Albarn: If you meditate on plastic or the sea, I think all the songs kind of fit into that in one way or another. And then we kind of developed it and situated the new Gorillaz “base” at Point Nemo [the most remote island on earth] and alluded to the fact that the plastic detritus in the Pacific Ocean had all collected. It’s gentle, it has environmental thoughts scattered and peppered around every bit of this record. But at the end of the day, it’s not just that. It’s in a way more colorful than that.
Wired.com: And it’s fun, not preachy. When you think of environmentalism, you don’t always think of fun.
Albarn: Fun! Exactly, it’s fun. Especially with kids, you’ve got to capture their imagination before you say anything. Otherwise it’s going to go in one ear and out the other, isn’t it? Forget about it — they’re not going to listen.
Wired.com: I’ll try to keep this about Gorillaz, but I was a big Blur fan, and I’m also a big fan of The Fall. I’m envisioning you and Mark E. Smith working together — what was that like?
Albarn: Ffffffsshhh…. Well, if you know of Mark E. Smith, you know he’s a … he’s quite a … He’s quite the individual, is young Mark.
Hewlett: It was a very pleasant day — he’s really, really cool. By the end of the day …
Albarn: Very bright. A little bit beaten-up through the years, you know.
Wired.com: Yeah, he’s been going pretty strong.
Albarn: He has been going pretty strong, and I think that catches up with him a bit later in the evening, but we’re all fans, so we could just listen to it forever. There was a lot more stuff he did, but I felt on this record you get a sense of him. I know it’s not much of him, but he’s there. And that’s important. He’s at the top of the charts in America. He’s there.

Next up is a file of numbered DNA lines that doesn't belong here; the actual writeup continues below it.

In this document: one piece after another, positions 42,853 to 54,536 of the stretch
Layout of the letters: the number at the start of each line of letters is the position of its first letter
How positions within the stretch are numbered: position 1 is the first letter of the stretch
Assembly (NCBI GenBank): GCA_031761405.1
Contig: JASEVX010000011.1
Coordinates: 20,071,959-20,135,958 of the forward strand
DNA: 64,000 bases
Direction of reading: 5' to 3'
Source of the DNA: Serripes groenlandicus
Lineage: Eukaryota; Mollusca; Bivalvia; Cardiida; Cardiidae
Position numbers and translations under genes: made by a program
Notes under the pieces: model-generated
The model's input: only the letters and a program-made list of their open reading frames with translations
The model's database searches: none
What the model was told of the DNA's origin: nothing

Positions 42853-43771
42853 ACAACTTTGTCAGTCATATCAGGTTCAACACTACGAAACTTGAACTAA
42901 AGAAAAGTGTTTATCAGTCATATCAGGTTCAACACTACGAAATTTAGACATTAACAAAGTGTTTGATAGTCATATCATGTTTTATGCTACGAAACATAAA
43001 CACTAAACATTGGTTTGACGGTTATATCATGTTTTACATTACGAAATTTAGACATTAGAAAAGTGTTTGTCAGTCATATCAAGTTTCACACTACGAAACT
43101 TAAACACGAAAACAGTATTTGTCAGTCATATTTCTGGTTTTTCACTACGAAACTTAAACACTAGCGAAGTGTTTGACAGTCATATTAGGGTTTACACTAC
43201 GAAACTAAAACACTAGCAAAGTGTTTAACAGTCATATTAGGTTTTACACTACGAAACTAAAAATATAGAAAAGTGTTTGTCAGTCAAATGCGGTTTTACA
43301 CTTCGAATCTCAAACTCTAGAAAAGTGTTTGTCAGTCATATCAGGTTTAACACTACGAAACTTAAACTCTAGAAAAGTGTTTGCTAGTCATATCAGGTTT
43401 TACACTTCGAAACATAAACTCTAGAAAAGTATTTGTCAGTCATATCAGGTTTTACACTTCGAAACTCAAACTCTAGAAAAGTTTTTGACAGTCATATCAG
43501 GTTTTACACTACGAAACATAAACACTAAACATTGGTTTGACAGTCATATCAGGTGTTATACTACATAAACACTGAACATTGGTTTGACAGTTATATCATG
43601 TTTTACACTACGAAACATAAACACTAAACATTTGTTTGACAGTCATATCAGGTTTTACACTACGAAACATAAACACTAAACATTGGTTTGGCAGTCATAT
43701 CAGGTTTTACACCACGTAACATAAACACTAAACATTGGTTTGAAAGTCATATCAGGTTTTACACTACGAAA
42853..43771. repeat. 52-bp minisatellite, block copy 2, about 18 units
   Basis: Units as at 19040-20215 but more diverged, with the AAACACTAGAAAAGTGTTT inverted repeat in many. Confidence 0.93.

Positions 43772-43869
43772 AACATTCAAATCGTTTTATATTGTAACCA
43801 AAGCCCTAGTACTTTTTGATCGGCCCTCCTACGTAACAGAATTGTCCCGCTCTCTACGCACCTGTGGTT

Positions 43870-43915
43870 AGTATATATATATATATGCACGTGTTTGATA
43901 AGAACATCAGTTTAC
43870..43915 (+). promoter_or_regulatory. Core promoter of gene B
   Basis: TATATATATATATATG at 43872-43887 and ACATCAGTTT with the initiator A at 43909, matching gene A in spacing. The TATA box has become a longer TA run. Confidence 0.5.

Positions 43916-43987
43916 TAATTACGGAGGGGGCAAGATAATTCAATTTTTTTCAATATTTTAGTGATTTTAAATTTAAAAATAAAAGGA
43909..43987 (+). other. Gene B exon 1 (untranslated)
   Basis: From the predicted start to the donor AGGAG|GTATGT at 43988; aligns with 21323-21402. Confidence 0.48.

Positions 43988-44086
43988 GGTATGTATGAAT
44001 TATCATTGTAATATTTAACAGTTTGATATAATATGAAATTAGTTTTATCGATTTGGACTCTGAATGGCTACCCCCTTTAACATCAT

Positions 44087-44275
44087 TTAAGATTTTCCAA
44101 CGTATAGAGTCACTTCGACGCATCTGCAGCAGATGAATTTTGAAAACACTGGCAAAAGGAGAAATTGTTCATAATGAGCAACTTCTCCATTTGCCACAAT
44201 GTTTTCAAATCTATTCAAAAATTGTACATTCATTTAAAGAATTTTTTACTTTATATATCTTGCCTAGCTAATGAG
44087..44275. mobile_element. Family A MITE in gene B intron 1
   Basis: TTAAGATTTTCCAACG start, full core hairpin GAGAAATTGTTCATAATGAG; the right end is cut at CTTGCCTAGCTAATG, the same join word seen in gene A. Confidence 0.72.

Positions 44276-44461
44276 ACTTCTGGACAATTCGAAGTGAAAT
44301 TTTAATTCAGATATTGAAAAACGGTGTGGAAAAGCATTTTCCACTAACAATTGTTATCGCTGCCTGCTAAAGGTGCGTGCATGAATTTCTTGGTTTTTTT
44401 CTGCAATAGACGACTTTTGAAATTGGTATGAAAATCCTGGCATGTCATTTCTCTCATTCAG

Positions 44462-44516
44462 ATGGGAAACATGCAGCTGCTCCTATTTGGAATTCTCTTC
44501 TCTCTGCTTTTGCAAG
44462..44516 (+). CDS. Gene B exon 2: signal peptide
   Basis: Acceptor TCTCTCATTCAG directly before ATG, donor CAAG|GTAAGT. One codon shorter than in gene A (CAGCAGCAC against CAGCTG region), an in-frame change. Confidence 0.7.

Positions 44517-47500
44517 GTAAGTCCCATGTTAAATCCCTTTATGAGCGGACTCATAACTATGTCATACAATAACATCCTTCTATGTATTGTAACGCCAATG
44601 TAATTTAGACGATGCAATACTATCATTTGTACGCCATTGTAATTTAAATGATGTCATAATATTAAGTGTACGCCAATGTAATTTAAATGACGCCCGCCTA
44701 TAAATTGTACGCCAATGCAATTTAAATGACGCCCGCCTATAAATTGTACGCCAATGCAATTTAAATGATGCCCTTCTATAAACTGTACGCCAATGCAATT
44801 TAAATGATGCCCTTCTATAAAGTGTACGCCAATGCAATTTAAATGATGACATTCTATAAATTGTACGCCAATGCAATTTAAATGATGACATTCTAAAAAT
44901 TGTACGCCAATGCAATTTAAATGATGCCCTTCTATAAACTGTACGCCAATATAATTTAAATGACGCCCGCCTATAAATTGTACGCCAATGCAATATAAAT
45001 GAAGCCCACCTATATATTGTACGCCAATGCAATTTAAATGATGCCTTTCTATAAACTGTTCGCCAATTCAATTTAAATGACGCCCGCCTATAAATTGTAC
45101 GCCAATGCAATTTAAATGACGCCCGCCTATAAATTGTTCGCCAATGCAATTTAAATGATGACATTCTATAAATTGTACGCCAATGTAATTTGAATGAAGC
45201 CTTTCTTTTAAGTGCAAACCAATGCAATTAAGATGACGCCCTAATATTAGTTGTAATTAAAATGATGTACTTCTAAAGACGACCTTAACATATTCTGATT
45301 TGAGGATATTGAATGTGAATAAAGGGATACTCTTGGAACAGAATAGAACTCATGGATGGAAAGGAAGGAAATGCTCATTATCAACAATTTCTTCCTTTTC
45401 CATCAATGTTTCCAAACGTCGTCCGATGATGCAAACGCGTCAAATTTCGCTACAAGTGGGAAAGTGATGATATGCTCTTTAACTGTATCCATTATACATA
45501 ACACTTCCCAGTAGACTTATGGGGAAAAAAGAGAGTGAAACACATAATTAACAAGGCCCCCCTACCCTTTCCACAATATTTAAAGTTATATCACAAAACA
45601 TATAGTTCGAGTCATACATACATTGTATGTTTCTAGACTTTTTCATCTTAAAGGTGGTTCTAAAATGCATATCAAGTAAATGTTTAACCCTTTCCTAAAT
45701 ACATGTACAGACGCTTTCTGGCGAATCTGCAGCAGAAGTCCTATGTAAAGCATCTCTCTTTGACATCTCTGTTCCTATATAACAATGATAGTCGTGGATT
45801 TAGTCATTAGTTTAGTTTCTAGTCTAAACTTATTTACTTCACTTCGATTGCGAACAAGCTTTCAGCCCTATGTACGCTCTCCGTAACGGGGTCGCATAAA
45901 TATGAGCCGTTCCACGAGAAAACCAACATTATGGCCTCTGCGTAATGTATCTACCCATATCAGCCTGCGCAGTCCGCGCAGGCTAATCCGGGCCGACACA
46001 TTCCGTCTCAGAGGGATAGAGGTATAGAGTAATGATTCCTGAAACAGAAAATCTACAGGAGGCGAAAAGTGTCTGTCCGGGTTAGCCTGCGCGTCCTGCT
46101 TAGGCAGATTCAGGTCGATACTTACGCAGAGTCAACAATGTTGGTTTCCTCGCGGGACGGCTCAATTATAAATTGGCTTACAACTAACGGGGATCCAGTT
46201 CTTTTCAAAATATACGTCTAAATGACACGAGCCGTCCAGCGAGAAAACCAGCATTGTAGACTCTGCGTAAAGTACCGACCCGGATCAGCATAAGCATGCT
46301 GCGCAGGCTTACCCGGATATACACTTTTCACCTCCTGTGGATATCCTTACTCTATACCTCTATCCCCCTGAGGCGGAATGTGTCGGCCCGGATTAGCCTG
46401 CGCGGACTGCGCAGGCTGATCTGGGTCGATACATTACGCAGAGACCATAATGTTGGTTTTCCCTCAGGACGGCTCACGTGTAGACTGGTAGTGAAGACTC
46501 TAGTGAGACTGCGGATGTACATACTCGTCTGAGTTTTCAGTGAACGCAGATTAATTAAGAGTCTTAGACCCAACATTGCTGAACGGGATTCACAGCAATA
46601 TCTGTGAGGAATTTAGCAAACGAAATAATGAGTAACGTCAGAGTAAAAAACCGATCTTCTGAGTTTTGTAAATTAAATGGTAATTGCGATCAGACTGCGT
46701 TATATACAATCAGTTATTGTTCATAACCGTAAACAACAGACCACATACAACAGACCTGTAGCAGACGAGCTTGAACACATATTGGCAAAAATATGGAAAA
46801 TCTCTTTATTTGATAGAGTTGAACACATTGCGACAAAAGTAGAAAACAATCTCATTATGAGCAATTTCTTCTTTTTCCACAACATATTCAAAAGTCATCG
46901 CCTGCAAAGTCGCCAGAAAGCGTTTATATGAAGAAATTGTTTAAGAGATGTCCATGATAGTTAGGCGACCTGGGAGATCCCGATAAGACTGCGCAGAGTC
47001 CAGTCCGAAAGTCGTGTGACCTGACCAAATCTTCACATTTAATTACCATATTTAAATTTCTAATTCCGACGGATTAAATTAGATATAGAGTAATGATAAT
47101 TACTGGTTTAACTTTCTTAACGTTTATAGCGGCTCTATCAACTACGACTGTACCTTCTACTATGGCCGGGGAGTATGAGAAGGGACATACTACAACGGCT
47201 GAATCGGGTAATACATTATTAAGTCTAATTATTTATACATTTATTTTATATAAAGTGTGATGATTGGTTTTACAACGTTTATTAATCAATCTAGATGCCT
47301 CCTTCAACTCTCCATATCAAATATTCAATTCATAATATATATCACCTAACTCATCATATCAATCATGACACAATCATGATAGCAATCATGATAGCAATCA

Hewlett: There’s another version of “Glitter Freeze,” which is quite an epic song, where he was having a long, long chat, and we’ll put that out at some point. He plays the part of a pirate on a ship, the Glitter Freeze, and he’s just singing about swabbing out the deck. Einar from the Sugarcubes plays his mad parrot, squawking in his ear, and it has a real sort of [Ennio] Morriconian lift to it at some point with some of the harmonies that Damon does. Personally, that’s my favorite version, but it was [Albarn’s] decision.
Albarn: I can’t even remember how I did that, I should really go back in. We’ll put the other version out, but it just didn’t sit with the other songs on this release.
Hewlett: I like when there are all sorts of different versions of songs; it shows it’s loose and playful — that’s what’s really strong about Gorillaz. It doesn’t take itself too seriously.
Wired.com: But I read somewhere on Wikipedia or somewhere, where it’s all true — everything on the internet is true …
Albarn: Of course it is …
Wired.com: … that you had over 70 songs for this record at one point. That’s pretty hard-working for a playful group.
Albarn: No, it’s just having fun. It’s not hard work. Music is not hard work. It requires a lot of concentration, on occasion, and it can be hard work keeping your concentration up. But the actual process of creating music is fun. If you think that making music is work, then don’t make music.
Wired.com: What is your songwriting process like? A lot of the songs are cinematic and visual — do you have a visual aesthetic in your head, going in?
Albarn: No. Jamie gets the demos as they’re evolving, and he just goes with it, and does his own thing. We talk, because we work in the same building. We’re in each others’ hair most days anyway, but no, no, no — that’s his thing, the music’s my thing, and we just let it go where it goes. [To Hewlett] Do you think we’re disorganized?
Hewlett: No, not really. It’s a little bit chaotic, but it always comes together, because, basically, you make it come together. We don’t sit around a boardroom table on a Monday morning and discuss what we will achieve — he’s just making music and I’m just drawing, and everyone else in our studio is doing what they do. It’s quite exciting and fresh.
Albarn: Anyone who’s got a good idea — it goes in. Paul [Simonon] has really worked on the look of the band onstage, and it really works now. Cass Browne, who writes all the storyline and dialogue for the characters — he goes and does his own thing, but there’s always a loose approach, and Plastic Beach is the kind of glue that glues everybody’s ideas together. If you can make the connection from someone else’s idea back to there somehow, then we’re happy — it all doesn’t really have to make too much sense (laughs).
Wired.com: I asked my Twitter and Facebook people for questions for you, and one was, “What kind of sunshine was in the bag?” (Listen to the right.)
Albarn: I don’t know that we can answer that one for you. That’s top secret. That’s the kind of information governments don’t give out until 50 years after.